The truth, it seems to me, lies in a right understanding of God’s sovereignty and man’s responsibility. God elects, predestinates, calls, justifies and glorifies by His grace all who have been, are, or ever will be saved.


“And we know that God causes all things to work together for good to those who love God, to those who are called according to His purpose.  For whom He foreknew, He also predestined to become conformed to the image of His Son, that He might be the first-born among many brethren; and whom He predestined, these He also called; and whom He called, these He also justified; and whom He justified, these He also glorified” (Rom. 8:28-30).


Those whom God has called truly trust in Jesus Christ and they will never perish for they are eternally secure in Christ.  However, those who are secure in Christ now have Christ living in them and the living Christ begins to work in their lives.  They begin to live for Christ but they never live perfectly for Him.  Even true Christians are prone to discouragement, depression, rebellion and indifference because they still have sin in them, but they now have a bent, or leaning or propensity to push on in the things of Christ and to live a holy life.


Those who are true believers in Christ are saved and they can be sure of it.  True believers persevere in the Faith.  They demonstrate with their lives that they are truly saved.  They work because they are saved and they do not work to keep saved, but spiritual works will show up in their lives.


A truly saved person can never apostatize from Christ because he will persevere.  However, every person who professes Christ is not truly saved and those who only profess are liable to apostatize.  If a person apostatizes, it only shows that that person was never saved in the first place.




“Take care, brethren, lest there should be in any one of you an evil, unbelieving heart, in falling away from the living God.” The author of Hebrews writes to professing Hebrew-Christians who are seriously considering leaving Christianity to go back into Judaism.  The author points out the great danger of this move because it would lead them into apostasy and an apostate cannot be saved.  If they leave Christianity for Judaism, they are proving they were never saved in the first place and are on the verge of apostasy.


The author in Hebrews picked out an illustration from the Old Testament to show how it is possible to make a profession of faith and still not hold fast one’s faith right to the end of one’s life.  The author goes back to the children of Israel when they came out of Egypt.  That generation was characterized by unbelief.  They entered not into the Promised Land because of unbelief, and many of these Jews were not saved.  How do we know this?  Because they professed belief in the living God but lived for forty years as unbelievers in their actions.  They began well but they did not end well.  They did not persevere unto the end and God judged them for their unbelief.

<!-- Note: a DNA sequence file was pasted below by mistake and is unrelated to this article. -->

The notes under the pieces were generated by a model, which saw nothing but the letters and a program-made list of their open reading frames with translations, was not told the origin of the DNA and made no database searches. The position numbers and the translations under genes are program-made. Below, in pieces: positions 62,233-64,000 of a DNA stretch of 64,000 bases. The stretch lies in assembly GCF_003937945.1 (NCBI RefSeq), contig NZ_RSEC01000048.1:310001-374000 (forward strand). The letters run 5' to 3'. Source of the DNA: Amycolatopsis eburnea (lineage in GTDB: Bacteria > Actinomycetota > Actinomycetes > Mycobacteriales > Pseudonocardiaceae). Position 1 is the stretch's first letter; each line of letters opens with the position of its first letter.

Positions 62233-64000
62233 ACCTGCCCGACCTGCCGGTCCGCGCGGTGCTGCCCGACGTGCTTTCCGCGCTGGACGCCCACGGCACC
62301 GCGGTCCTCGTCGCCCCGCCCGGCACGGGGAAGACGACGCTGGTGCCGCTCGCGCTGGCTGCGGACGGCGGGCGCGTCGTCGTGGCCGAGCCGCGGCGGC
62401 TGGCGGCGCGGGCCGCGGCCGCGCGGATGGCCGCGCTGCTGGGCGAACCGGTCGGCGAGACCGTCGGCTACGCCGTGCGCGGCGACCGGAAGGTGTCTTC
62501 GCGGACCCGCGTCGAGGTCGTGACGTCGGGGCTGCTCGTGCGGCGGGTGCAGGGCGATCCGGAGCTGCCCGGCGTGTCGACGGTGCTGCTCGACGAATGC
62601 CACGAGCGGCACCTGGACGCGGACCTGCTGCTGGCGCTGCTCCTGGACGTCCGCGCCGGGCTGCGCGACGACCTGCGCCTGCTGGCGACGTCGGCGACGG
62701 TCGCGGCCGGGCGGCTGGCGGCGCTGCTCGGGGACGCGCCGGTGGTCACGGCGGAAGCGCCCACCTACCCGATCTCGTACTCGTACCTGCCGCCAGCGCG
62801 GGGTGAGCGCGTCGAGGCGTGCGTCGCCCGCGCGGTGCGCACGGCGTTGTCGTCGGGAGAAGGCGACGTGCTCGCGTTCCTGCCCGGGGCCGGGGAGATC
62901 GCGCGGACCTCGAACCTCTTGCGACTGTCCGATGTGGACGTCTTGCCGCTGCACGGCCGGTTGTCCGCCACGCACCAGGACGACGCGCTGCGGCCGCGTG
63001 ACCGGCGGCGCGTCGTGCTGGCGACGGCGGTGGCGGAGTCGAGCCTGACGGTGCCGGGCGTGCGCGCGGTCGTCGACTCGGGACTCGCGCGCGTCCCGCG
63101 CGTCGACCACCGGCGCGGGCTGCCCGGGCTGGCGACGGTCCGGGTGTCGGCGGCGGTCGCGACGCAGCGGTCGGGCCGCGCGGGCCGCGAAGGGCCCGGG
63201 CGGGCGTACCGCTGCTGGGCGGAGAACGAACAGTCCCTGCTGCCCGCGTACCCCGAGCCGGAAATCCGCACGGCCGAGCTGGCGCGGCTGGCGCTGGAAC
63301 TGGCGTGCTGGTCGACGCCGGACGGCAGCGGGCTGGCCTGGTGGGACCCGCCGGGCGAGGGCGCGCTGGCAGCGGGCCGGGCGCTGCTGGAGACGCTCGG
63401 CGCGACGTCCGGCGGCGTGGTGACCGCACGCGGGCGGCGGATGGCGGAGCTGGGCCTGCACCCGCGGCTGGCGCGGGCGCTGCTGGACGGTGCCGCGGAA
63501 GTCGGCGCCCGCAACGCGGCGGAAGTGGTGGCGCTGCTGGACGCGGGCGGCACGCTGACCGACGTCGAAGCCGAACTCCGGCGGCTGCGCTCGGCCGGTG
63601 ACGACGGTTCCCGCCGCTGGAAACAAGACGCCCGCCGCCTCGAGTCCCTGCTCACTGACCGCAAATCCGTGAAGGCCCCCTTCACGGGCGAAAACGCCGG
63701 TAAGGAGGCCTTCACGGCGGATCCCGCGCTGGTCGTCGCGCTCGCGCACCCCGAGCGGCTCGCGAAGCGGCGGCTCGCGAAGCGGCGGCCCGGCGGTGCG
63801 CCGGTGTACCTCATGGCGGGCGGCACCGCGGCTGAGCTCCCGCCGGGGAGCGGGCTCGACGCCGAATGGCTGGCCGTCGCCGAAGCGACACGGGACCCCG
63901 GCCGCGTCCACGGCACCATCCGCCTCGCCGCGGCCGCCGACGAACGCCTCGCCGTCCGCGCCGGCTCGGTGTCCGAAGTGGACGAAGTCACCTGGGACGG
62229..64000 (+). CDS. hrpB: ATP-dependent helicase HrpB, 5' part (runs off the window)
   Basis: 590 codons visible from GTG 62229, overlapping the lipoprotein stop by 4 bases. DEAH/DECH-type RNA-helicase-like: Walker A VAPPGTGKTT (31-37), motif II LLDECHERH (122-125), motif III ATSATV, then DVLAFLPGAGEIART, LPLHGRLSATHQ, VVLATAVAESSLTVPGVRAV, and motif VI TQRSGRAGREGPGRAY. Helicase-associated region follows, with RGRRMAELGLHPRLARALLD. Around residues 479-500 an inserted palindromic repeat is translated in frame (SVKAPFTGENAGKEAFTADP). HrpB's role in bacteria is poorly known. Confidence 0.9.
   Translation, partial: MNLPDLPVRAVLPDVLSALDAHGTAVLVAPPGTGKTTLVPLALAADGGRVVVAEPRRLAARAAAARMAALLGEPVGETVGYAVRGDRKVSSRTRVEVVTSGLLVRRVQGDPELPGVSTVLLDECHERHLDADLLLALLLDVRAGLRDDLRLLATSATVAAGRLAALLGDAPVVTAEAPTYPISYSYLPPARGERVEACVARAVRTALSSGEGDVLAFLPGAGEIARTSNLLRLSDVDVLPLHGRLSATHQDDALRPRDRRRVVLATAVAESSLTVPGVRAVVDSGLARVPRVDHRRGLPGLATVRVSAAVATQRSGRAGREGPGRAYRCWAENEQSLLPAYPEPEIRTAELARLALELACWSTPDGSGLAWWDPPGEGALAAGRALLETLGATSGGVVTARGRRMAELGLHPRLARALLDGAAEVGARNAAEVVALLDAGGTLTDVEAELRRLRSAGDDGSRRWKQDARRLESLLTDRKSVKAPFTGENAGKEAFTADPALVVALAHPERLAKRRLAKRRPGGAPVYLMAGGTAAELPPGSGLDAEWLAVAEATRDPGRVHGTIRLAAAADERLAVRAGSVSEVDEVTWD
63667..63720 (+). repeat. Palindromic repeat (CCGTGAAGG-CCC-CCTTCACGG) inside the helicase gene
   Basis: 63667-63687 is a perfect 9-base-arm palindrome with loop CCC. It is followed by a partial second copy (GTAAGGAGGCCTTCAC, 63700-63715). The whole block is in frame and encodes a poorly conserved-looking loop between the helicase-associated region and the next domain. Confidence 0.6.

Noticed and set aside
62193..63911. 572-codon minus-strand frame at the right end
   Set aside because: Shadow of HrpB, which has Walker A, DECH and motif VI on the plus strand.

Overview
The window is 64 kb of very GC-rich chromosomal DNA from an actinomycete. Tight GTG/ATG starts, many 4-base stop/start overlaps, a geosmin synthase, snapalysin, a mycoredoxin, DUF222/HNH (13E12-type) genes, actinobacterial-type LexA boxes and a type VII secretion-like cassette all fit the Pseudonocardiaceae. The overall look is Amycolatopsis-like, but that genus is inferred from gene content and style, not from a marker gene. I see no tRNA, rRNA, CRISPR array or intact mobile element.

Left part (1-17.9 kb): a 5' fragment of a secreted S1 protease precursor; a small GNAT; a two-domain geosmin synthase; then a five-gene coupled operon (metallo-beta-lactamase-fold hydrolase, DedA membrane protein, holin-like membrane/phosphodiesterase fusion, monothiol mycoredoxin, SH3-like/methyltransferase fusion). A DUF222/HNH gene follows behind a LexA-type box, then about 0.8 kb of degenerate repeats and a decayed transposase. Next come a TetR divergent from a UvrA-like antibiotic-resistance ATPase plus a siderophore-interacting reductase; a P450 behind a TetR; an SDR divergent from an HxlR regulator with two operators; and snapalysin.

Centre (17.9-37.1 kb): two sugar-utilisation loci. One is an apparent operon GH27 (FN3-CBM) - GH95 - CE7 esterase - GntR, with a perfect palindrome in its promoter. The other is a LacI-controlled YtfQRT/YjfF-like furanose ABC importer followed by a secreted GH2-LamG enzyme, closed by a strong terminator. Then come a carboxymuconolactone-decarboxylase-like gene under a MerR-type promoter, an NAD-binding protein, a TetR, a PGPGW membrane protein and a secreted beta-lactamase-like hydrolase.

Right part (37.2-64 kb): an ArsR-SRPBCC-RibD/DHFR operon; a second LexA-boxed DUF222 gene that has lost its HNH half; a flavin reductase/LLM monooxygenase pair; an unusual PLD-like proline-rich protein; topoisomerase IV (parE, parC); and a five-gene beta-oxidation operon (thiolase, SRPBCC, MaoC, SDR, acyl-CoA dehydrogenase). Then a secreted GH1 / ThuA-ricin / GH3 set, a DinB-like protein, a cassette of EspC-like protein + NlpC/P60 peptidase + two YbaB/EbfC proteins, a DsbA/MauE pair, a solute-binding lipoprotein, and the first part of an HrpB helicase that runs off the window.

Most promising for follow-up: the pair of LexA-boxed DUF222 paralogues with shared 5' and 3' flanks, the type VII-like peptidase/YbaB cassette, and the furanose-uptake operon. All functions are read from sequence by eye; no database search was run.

Notice carefully the impact of this warning.  If God acted harshly with professors of God in the Old Testament when they were dealing primarily with incomplete revelation, how much more severe will be His judgment on those who turn from Christ, the final and complete revelation!  The author warns them not to have an evil heart of unbelief.  It may be that some to whom he was writing were only professors and he warns them.  They are in great danger of departing and losing the possibility of eternal life.  Their souls were in danger of eternal damnation!


“In falling away (apostatizing) from the living God.” While most of the Hebrew-Christians were truly saved, there were some who were only professors and were in danger of “departing” or “apostatizing” from the living God and the one way of salvation through Christ.


Notice carefully that the Hebrew-Christians were not warned of any danger of falling away from denominationalism but from the living God.  Apostasy is falling away from Christ, the living God, who alone is salvation.  Christians might change their church affiliations from Baptist to Methodist or Presbyterian because of doctrinal convictions concerning the whole counsel of God, but apostasy is a complete denial of the living God.  This is not talking about falling into sin, for all Christians still at times sin, but it is falling away from a person, the living God.


True Christians may have at times a heart where there is unbelief but they cannot have an unbelieving heart.  A true Christian may have lapses of faith and even flirt with apostasy but he

cannot apostatize.  However, a professing Christian is characterized by unbelief and is a likely candidate for apostasy.